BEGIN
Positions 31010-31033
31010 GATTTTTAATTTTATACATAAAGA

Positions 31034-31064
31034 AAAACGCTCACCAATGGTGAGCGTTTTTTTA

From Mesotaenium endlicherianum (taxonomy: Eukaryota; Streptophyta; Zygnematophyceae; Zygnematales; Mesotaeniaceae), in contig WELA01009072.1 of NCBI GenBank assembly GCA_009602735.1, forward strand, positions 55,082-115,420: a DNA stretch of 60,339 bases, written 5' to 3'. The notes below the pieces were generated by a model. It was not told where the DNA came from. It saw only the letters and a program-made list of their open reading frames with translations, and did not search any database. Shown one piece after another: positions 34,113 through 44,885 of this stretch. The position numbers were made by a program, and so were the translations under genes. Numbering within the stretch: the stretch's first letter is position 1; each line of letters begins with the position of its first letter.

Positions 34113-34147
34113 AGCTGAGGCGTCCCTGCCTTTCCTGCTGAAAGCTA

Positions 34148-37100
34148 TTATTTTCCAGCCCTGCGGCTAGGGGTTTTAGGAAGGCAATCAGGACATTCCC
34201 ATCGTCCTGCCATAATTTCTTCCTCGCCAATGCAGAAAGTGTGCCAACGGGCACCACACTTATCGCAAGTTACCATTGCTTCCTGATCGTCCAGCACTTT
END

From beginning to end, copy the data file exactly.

Positions 31010-31033
31010 GATTTTTAATTTTATACATAAAGA

Positions 31034-31064
31034 AAAACGCTCACCAATGGTGAGCGTTTTTTTA

From Mesotaenium endlicherianum (taxonomy: Eukaryota; Streptophyta; Zygnematophyceae; Zygnematales; Mesotaeniaceae), in contig WELA01009072.1 of NCBI GenBank assembly GCA_009602735.1, forward strand, positions 55,082-115,420: a DNA stretch of 60,339 bases, written 5' to 3'. The notes below the pieces were generated by a model. It was not told where the DNA came from. It saw only the letters and a program-made list of their open reading frames with translations, and did not search any database. Shown one piece after another: positions 34,113 through 44,885 of this stretch. The position numbers were made by a program, and so were the translations under genes. Numbering within the stretch: the stretch's first letter is position 1; each line of letters begins with the position of its first letter.

Positions 34113-34147
34113 AGCTGAGGCGTCCCTGCCTTTCCTGCTGAAAGCTA

Positions 34148-37100
34148 TTATTTTCCAGCCCTGCGGCTAGGGGTTTTAGGAAGGCAATCAGGACATTCCC
34201 ATCGTCCTGCCATAATTTCTTCCTCGCCAATGCAGAAAGTGTGCCAACGGGCACCACACTTATCGCAAGTTACCATTGCTTCCTGATCGTCCAGCACTTT